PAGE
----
Now, let’s look at the business model of the Apple, Google and Amazon TV offerings; Apple TV, Android TV and Amazon fireTV.
AppleTV, Amazon fireTV and Android TV video services are single platforms which belong to a wider platform systems which make very hard for telcos TV/video products and services to compete.
While Apple and Google platforms mechanics look familiar, the Amazon one is different kind. Let’s have a closer look.
Apple and Google: Platforms system to provide digital content as core value exchanges/experiences.
Started from smartphones, Android TV and Apple TV are edge platforms built from greater platform systems. On the producer side,Google’s Android Studio and Apple’s Xcode offer full suit of developer tools and services that allow to leverage their myriad services (i.e. maps, analytics, ads…), assets (i.e. material design, devices, tvOS and Android TV OS) in the form of libraries and API calls bundled in a native SDK. Both tech giants have expanded their platform system to cover different devices in order to offer fully coherent, comprehensive and consistent ecosystem to developers, marketers and advertisers but also a frictionless user experience (UX) to their users/audience (pull, capture, match virtuous UX circle).
Both tech firms follow an envelop strategy (@PlatRevolution from Parker, Van Alstyne and Choudary, MIT Media labs, 2016) to compete against incumbents’ single product and/or platforms to increase traffic and digital content exchange on their respective platform. It avoids multihoming by increasing user’s platform switching costs (i.e. as an iphone user, you may have acquired many apps and content that can’t be played on Android and vice versa).
Ignite a video platform is really hard, Google video and Brightcove started as a C2C platforms but failed against Youtube. Brightcove has pivoted and offer now B2B platforms for premium video content publishers while Google acquired Youtube.
Amazon: Platforms system to provide ecommerce and services as core value exchanges
Amazon core value exchange remains amazon.com. All services and products that Amazon launches is aimed to increase the site traffic, conversion rate, basket value and customer retention. Amazon Web Service was no different. AWS primarily objective was to offer a better infrastructure to amazon.com scaling engineering challenges. Still, AWS first customer remains amazon.com. Amazon has then developed edge paltforms like FireTV, Kindle, Dash, Alexa, on top of the amazon.com that acts as the platform system’s centre of gravity.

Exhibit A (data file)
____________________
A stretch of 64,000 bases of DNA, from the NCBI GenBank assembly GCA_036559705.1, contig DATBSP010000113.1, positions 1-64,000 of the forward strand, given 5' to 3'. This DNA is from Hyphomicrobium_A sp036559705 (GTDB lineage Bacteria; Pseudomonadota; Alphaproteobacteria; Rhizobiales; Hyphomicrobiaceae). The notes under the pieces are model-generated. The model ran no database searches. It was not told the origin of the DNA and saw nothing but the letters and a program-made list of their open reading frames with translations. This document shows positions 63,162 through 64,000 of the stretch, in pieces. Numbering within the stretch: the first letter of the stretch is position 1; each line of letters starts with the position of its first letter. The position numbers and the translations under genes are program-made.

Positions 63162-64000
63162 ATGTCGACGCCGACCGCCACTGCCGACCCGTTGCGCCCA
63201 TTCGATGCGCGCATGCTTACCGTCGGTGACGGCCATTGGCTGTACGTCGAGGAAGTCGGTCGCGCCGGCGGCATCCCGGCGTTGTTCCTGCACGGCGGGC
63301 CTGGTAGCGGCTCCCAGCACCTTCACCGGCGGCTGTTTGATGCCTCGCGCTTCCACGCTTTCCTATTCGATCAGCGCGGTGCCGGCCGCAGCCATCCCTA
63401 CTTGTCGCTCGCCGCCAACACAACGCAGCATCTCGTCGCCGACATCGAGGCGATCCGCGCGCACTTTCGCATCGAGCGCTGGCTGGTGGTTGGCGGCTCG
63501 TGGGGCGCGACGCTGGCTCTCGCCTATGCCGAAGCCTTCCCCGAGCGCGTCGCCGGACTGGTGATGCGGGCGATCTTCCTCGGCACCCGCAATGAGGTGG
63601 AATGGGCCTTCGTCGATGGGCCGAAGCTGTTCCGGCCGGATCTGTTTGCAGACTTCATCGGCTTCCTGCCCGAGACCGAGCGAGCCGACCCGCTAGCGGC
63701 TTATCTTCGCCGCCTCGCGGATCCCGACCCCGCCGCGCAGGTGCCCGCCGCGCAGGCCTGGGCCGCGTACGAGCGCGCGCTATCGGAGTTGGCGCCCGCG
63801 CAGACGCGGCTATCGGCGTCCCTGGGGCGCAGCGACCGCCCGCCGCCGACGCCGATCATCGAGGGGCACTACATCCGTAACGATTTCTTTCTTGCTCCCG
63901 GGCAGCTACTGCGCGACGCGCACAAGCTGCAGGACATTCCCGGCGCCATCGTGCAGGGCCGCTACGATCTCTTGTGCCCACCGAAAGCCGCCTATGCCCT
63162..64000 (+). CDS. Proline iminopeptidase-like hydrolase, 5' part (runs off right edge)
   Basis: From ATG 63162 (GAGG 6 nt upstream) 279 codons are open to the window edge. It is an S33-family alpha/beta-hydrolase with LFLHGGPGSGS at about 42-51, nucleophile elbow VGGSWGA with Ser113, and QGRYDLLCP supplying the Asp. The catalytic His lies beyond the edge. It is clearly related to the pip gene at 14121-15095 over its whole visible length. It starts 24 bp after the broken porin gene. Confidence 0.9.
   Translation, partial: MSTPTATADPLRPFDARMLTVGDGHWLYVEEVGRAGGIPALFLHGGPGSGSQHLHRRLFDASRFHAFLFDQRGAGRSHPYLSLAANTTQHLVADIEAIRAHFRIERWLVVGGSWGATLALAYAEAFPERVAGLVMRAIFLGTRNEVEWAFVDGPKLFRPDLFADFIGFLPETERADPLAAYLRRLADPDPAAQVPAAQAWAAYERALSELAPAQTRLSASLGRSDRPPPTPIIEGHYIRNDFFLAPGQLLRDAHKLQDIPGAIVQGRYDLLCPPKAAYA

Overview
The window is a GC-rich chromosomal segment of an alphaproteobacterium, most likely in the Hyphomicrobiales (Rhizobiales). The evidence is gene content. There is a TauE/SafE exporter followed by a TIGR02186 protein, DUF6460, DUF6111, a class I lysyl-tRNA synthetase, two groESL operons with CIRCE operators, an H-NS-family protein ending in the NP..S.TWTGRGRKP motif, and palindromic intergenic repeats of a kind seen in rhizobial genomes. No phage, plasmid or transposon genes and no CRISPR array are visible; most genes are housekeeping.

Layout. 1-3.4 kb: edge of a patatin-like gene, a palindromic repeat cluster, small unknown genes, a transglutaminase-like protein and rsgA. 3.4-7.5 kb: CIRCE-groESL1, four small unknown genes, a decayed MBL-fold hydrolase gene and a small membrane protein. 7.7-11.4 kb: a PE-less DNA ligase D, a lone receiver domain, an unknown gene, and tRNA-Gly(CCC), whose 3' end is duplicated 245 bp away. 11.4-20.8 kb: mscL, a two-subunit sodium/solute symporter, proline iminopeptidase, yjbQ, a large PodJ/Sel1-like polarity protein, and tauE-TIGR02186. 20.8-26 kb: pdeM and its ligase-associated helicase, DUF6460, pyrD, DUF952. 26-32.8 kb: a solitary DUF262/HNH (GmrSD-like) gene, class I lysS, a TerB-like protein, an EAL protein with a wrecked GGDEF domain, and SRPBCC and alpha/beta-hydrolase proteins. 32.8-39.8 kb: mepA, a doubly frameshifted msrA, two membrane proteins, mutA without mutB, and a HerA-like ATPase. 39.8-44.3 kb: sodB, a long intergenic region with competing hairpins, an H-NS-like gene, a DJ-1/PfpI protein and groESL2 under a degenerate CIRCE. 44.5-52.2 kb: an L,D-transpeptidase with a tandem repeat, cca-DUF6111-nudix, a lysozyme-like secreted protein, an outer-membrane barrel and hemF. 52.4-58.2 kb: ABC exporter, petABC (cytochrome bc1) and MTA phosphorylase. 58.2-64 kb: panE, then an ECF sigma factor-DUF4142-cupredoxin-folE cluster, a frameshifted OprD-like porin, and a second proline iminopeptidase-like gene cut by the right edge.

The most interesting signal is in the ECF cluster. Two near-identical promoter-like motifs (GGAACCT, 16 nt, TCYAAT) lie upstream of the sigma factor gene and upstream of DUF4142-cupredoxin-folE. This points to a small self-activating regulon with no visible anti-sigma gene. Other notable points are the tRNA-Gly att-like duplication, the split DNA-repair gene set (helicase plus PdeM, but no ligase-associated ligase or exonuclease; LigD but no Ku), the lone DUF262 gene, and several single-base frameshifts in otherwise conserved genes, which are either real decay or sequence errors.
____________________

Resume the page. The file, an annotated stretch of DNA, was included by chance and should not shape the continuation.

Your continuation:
Think Amazon edge platforms as group of specialized e-retailer:
Retail clubs and loyalty customer rewards => Amazon Prime Services
Book shop => Kindle Reader and apps
Brochures and papers => kindle tablet, silk browser.
Video rental => FireTV
Music shop => Amazon music
Shopping assistant => Alexa
Order to delivery =>Dash
Why platform system beats today’s single platform
GAFA and internet players enjoy 5 key advantages over telcos:
– Network Effect (i.e. metclaff law) – Scale at marginal zero cost (inventories, resources etc.) – Massive existing eco-system (developers, users, partners…) – Massive Data (Google and Facebook have the biggest first party data globally and Amazon the biggest shopping customer data) – User stickyness (high rate of DAU and MAU on firms’ services)
Platform systems (Ps) > TV platforms (Pt) > product/service (p) Ps > Pt > p
Telcos around the world face major challenges as illustrated below:
However, in this gloomy picture lies 12 reasons to believe:
Authenticated audience (TV/Video paid subscriber services) consumes more video content than non authenticated. In addition, users are more engaged with 2,3X more ad views on long form (>20min) content. (source: Freewheel VMR, Q1 2016)
Content exclusivity: mainly dramas, sports and other premium tv programs still attract the bulk of advertisers
Pricing power: telcos enjoy big TV/Video price cost advantage with bundles and pricing choices
Network — Marketplace and Community: this is where the interactions between producers and user are performed (pull, facilitate, match exchanges as shown in Amazon tv, Android TV and AppleTV single platform above)
Infrastructure: those are technologies that support the main valued interactions (i.e. AWS, data centres…),
Data: enabling data collection, insights and monetization (for more info on OTT Data monetization, please check this post).
The GAFA and Internet players generally tend to adopt a top down approach.
Considering Telcos assets, unlike GAFA and internet players, they should go bottom-up
In the TV/Video platform case:
Network — Marketplace and Community = UX delivery pipeline (UX logic including interfaces and meta-data mainly)
Infrastructure = Video distribution pipeline (video transforming processes from head end capture, encode/transcoding, drm, to video player)
Data: Video Tools and Services enabling the full management of first, second and third party data (i.e. advertising, search, network PVR services)
Telcos weakness is the Network — Marketplace — community or UX distribution pipeline